Everyone at work faces the issue of either giving
or receiving advice, if not both, on a regular basis. Sometimes the
advice given and received is good, sometimes it isn’t.
So how does one tell how to dispense or receive advice, and what to do with it?
There are really two elements to advice. There is the content of
the suggestion itself, the actual advice or opinion that is being
offered. Second, there is the context, which involves the source of the
advice and the knowledge base from which the advice comes.
In general, we find that most advice falls into at least one of
about eight categories, which might be of some help the next time you
and advice cross paths. There is:
- Career advice. This is the tip that comes along from a
colleague or friend about what your next career move should be. The
danger here is that the advice is based primarily if not solely on
information you have relayed to the advice-giver, which might, in
itself, determine the advice coming back.
- Office politics advice. This might be guidance in how
to best handle certain personalities involved in a decision process.
Our national research shows that the two leading causes of negative
office politics are personalities and gossip.
Sell-service advice. When considering advice,
consider the motives behind it. If the advice given primarily helps the
dispenser of that advice get ahead and is not necessarily as helpful to
the recipient, the advice itself has to be carefully evaluated.
- High-level advice. This can be the big-picture view,
which might be missing in a decision process, as the individual gets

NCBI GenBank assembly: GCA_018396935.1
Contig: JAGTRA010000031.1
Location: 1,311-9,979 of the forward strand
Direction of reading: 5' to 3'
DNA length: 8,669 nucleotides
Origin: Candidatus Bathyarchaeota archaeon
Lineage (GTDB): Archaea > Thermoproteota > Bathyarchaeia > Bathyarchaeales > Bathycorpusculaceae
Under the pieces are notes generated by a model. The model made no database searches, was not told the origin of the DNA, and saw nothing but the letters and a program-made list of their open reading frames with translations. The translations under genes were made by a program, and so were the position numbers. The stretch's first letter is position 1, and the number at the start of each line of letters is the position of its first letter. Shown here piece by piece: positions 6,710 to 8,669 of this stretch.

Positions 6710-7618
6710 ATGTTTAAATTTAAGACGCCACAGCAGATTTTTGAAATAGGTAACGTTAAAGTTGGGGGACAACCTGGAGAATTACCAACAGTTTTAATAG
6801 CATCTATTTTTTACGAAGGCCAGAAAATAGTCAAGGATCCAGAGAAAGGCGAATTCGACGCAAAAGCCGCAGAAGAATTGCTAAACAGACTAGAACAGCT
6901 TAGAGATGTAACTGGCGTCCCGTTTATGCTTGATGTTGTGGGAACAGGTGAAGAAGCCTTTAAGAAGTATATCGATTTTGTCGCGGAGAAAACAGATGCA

too caught up in the tactical. At times, an outsider’s perspective and
counsel from a higher plane can provide a broader context in which to
make a better decision.
- Too high-level advice. This is at such a high level
that it becomes irrelevant. For example, while well-intentioned, a
person trying to decide where to take a sales prospect for dinner that
night might not at that moment need advice on global strategies for
closing large deals.
- Solicited advice. This is the type where you really
do want another’s viewpoint of either your situation or what you should
do. Of course, it is expected that you will heed this advice, since you
went out of your way to ask for it and someone went out of their way to
give it to you. They reasonably will expect feedback on your ultimate
- Semi-solicited. This is when you unwittingly solicit
advice by relaying a situation to someone. While not seeking any
suggestions, inevitably the listener feels compelled to start his or
her next sentence with: “Well, my advice to you is” or, “Well, if you
want my advice, you should…”
- Unsolicited advice. In many ways, this is the easiest
to deal with, because it is neither desired nor relevant. One caution:
there could be a wild card, good piece of advice that comes along every
once in a while in this category.
So now can take my advice and categorize it to deal with. Or not.